Design Methodology and Innovative Device Concept for Acoustic Hearing Implants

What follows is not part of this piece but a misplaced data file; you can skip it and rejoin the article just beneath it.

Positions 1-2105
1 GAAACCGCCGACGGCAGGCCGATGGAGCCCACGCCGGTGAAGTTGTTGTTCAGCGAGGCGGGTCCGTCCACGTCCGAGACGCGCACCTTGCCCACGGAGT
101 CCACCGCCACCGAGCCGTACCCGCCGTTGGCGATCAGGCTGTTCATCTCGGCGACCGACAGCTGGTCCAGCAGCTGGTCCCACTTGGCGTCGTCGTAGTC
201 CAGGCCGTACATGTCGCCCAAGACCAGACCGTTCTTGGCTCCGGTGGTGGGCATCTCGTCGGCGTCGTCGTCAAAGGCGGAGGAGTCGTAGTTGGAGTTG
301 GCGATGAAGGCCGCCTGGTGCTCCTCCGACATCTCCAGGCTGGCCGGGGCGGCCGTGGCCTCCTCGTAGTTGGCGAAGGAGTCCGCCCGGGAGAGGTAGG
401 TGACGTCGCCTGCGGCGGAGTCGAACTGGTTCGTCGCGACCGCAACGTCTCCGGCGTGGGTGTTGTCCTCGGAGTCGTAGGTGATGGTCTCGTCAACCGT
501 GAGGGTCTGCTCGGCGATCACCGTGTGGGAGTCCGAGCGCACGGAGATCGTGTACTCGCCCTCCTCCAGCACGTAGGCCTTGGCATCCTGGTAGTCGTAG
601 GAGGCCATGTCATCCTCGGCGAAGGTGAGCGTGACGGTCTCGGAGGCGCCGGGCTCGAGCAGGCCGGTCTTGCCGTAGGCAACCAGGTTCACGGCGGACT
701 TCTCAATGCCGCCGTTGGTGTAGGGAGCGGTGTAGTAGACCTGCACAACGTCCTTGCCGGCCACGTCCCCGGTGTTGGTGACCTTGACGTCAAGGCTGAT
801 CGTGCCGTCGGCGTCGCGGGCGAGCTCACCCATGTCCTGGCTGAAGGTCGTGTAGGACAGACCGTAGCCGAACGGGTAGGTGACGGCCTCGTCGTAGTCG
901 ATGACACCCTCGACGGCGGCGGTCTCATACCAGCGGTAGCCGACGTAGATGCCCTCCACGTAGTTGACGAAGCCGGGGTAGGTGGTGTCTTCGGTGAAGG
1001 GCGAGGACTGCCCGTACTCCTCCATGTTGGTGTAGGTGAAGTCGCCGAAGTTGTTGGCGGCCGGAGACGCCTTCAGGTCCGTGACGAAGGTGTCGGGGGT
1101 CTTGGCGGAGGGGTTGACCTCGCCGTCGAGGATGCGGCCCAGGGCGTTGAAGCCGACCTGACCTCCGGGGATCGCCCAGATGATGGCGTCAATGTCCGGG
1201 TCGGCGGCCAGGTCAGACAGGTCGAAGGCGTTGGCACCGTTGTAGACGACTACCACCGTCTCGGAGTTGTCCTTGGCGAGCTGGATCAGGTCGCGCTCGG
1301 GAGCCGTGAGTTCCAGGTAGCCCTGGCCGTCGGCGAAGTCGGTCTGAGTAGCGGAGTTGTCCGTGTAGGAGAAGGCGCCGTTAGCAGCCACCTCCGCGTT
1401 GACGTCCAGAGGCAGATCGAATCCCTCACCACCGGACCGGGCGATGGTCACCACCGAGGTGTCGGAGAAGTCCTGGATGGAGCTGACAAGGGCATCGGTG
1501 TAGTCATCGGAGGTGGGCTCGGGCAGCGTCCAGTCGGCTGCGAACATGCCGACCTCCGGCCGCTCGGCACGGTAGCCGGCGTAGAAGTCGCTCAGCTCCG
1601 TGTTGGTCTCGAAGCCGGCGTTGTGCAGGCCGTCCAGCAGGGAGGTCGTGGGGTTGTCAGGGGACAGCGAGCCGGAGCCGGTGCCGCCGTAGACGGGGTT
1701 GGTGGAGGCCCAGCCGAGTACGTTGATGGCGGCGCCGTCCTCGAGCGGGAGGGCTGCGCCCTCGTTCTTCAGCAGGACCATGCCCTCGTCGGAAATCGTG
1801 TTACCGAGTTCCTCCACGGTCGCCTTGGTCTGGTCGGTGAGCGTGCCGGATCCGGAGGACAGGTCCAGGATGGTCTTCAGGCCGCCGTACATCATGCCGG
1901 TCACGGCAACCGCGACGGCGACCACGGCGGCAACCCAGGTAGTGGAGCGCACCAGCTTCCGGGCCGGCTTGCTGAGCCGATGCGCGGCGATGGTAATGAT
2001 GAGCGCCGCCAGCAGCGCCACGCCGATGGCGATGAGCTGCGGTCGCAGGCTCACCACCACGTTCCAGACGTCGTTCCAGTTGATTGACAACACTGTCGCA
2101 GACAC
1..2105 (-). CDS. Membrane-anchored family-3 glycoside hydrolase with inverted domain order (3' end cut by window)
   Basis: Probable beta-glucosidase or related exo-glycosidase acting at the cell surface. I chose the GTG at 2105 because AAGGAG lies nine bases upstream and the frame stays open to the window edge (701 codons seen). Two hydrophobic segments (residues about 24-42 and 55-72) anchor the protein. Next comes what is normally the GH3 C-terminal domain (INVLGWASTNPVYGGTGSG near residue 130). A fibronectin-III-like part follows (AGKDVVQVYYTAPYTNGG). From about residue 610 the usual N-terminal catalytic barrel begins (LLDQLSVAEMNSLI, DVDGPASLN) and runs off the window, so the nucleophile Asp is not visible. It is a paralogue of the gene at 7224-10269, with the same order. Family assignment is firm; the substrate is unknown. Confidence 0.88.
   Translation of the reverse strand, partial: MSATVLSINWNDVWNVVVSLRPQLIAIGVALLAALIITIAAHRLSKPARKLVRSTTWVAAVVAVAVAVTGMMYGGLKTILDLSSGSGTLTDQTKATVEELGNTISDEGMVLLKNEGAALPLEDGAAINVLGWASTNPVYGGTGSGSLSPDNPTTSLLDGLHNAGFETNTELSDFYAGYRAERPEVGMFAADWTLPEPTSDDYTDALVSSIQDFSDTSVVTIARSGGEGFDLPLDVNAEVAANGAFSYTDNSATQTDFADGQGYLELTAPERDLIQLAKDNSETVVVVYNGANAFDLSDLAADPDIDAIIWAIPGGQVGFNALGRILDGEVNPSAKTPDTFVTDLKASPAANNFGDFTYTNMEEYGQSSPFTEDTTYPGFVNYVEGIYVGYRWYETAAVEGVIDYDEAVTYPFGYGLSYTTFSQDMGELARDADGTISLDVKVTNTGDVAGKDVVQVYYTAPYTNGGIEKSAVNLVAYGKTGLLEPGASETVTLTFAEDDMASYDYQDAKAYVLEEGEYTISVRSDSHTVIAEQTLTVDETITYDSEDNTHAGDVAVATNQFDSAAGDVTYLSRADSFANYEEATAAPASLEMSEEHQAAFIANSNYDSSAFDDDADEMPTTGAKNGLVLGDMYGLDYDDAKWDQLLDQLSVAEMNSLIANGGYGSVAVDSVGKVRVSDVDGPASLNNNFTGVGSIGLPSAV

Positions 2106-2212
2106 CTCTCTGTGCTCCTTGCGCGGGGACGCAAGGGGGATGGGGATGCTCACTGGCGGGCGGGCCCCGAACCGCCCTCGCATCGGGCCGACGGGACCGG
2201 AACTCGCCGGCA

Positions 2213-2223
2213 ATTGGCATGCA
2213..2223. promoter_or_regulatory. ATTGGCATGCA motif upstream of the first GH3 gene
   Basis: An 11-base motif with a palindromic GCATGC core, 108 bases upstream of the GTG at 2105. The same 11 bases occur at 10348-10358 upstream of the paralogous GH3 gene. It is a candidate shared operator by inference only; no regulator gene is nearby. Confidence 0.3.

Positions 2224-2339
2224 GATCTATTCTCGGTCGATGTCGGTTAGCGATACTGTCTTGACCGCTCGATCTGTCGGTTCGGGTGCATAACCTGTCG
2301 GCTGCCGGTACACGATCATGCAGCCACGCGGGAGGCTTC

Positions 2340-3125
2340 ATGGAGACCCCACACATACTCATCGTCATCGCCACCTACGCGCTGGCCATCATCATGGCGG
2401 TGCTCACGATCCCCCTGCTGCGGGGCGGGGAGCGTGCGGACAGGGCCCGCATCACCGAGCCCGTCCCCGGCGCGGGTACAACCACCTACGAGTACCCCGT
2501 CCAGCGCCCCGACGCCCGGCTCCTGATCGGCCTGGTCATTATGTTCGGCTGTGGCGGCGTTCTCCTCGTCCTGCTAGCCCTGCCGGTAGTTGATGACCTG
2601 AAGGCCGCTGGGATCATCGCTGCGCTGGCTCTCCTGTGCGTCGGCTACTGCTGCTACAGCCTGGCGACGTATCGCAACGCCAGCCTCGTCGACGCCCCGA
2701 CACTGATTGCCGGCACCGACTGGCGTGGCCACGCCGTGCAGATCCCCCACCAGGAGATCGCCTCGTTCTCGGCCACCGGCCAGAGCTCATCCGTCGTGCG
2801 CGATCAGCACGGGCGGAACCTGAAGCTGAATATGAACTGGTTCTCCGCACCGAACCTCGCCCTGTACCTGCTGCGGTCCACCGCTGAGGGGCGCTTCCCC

Nowadays, hearing impaired people can be treated with a multitude of different devices and surgical interventions that are selected in function of the type and degree of hearing loss of the patient. These known therapies cover the major part of possible hearing losses except severe to profound mixed hearing loss. The present thesis results from an industrial project that aims to develop a dedicated hearing therapy that treats this kind of hearing loss based on direct acoustic cochlear stimulation (DACS). A semi-implantable investigational hearing device is used in a clinical trial with four patients to validate this novel therapy approach. The development of this investigational hearing implant presents a considerable challenge due to the numerous medical and engineering aspects that have to be considered. The conceptual design process is therefore of central importance because it incorporates all the relevant aspects and defines the future device characteristics and performances. Fundamental design aspects that are not considered at this early design stage can only be implemented with difficulties and increased efforts later on. This is the motivation to develop within the scope of this thesis a conceptual design methodology that supports and facilitates this essential design phase. A conceptual design methodology for acoustic hearing implants is therefore presented at the example of the DACS investigational device. The methodology consists of a four-step-procedure and a system diagram tool. The four steps of the procedure are: Step 1: determination and analysis of the human body functions that shall be emulated by the system Step 2: determination of the preliminary system architecture Step 3: determination of the user and system requirements Step 4: conceptual design The system diagram tool guides the engineer through all four steps and helps visualizing and structuring the system environments, functions, interfaces and, most important, all interactions between the system elements and environments. The diagram drawing rules ensure that all requirements coming from the environments are correctly linked with the concerned system functions and therefore ensure that the system meets all these requirements. Finally, the system diagram is a valuable tool for the conceptual design step. Because of the clearly represented system elements and interactions, it supports the development of integrated solutions. The output of the presented methodology is a design concept that cannot be directly quantified to assess the benefit of the methodology. Only once the resulting device is successfully verified against the system requirements and validated against the user requirements, it can be concluded that the underlying concept is adequate. The outcome of the clinical study shows that the four implanted patients benefit all from the DACS device, which is therefore well suited to treat severe to profound mixed hearing loss. This confirms that device meets the user requirements and implies that conceptual design methodology is adequate. The realized investigational device consists of an externally worn audio processor, a percutaneous connector, and an implantable actuator. The hermetically sealed balanced armature actuator provides a maximal equivalent sound pressure level of 125 dB over the frequency range between 100 Hz and 10'000 Hz with a limited 1-mW power supply. A lumped parameter model of the actuator dynamics and a finite element model of the electro-mechanic actuator are used for the detailed actuator design.

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